On Friday, VaxGen shares feel 37% after it was reported that the company was going to file a legal claim against the government over its contract to produce an anthrax vaccine. First awarded in November 2004, reports this past week state that the company may experience delays that taken the finished product into 2008 or 2009. This is one of the centerpieces of Project Bioshield that is supposed to be providing "new tools" in the face of a terrorist attack.
In theory, it is not a bad idea. Look at the speed at which emerging pathogens have been emerging. Other than annually evolving flu strains, I was not aware of emerging pathogens until the AIDS epidemic came along like a train in the night and turned our lives upside down within a few years. Since then, there have been countless others – Ebola, West Nile Virus, Marburg Virus, Multi-drug resistant tuberculosis, SARS and of course, the threat of an Avian flu pandemic.
Emerging pathogens emerge with a speed that is not tied to government action or inaction. They proceed along their own timeline. With AIDS, the first cases were reported in 1981. Five years later, thousands in the U.S. had died. Largely, at that time, the government was "inactive."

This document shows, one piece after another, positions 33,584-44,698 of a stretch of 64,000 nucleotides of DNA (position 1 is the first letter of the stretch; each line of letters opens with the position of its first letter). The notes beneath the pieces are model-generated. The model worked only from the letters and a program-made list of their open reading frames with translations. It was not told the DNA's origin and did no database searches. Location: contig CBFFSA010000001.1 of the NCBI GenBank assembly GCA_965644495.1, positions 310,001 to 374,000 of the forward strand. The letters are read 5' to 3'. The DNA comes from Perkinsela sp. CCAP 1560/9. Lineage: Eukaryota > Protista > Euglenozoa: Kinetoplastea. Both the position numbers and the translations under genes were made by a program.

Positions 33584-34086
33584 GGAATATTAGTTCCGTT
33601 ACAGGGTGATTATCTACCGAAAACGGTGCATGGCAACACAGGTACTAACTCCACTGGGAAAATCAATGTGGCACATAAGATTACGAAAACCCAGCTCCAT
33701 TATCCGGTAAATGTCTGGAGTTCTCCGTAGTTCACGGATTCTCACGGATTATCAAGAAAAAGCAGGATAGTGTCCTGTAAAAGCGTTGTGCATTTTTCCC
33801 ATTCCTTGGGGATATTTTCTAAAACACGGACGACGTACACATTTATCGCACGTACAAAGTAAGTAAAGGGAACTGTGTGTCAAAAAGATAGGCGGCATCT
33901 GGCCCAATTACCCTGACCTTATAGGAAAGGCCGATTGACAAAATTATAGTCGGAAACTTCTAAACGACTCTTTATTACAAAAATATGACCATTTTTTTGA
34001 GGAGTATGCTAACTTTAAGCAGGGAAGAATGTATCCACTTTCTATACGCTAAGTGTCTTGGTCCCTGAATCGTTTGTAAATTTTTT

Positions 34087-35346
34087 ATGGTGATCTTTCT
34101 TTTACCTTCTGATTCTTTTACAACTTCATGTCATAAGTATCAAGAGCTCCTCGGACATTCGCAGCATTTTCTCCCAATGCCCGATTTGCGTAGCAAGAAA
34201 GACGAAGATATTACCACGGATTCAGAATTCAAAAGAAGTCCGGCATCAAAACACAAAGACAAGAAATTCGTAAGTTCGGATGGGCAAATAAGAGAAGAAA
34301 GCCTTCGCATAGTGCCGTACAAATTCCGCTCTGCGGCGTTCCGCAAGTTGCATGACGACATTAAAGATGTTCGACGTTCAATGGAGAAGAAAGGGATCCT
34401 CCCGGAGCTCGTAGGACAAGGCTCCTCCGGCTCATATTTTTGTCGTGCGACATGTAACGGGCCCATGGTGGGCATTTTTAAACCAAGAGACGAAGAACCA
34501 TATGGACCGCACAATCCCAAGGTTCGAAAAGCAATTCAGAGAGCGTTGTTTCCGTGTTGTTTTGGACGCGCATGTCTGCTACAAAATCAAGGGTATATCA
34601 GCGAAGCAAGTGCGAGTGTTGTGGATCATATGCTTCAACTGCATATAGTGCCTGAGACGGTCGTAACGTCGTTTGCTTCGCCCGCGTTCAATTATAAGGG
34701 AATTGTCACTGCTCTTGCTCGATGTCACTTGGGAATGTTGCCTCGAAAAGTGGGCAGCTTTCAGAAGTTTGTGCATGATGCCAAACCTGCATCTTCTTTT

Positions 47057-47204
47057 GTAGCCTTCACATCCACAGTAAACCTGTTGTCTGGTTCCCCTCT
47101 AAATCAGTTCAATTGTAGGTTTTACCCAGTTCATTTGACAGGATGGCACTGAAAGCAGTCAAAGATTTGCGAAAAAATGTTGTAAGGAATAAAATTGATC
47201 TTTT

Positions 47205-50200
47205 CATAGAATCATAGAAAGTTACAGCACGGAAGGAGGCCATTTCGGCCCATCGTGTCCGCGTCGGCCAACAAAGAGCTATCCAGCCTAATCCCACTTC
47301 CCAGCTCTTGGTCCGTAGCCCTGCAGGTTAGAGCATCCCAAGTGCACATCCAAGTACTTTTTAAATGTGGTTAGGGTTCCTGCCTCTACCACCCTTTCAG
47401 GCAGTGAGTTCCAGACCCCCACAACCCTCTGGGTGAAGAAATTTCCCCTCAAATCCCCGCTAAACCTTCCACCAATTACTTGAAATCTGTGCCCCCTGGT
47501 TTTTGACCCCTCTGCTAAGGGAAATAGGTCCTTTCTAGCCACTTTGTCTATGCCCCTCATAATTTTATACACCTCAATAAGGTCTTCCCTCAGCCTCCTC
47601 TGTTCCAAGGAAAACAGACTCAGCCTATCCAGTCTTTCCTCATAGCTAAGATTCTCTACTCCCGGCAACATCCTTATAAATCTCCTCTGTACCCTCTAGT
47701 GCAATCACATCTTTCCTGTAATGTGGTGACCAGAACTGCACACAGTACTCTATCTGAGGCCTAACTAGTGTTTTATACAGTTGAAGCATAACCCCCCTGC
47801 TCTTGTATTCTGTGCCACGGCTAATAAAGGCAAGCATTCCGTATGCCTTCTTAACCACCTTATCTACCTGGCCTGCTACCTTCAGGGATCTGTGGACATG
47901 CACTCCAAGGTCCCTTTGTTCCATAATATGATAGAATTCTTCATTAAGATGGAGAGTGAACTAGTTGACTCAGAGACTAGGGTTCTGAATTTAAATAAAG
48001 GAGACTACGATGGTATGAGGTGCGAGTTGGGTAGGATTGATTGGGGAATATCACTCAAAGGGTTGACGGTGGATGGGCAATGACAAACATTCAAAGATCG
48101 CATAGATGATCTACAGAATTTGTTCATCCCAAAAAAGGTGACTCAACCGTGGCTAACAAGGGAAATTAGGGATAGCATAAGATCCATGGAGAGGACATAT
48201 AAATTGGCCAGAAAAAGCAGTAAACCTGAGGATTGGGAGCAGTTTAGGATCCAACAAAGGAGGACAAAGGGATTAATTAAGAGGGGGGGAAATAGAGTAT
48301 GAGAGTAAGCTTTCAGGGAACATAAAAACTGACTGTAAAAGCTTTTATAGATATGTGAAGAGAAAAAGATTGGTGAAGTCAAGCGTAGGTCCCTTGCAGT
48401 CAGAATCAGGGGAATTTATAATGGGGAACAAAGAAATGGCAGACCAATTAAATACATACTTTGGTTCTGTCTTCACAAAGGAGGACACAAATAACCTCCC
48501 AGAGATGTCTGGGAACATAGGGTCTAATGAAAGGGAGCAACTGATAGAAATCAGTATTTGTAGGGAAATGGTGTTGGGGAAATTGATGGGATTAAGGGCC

But now the government is geared up, in order to fight terror. First on the agenda appears to be this anthrax vaccine. What stands in the way?
First, it is difficult to imagine in this post-Vioxx environment where the emphasis in the risk-benefit ratio has shifted so dramatically to risk over benefit, that a vaccine can be produced in really short order that satisfies the rigorous standards for safety that exist in our drug approval system.
Second, we have to keep in mind the government’s response during the last anthrax outbreak when there was a communications trainwreck and about the best thing they could tell people was to wear gloves when opening their mail and to buy some duct tape.
In fact, to be really effective, we have to have a system that is every bit as stealth in development of drugs as the emerging pathogen we seek to fight. Not only are drug manufacturers being asked to develop drugs in short order, they are also being asked to develop tests that screen for pathogens. In order for that to happen, there needs to be market incentive for manufacturers to research, test and implement a process for manufacturing in a really abbreviated time period. If the government mis-steps in that effort or fails to pay attention to the private sector realities of the situation and the current environment, it is not likely, however aptly named, that an effort like Project Bioshield will make it off the shelf.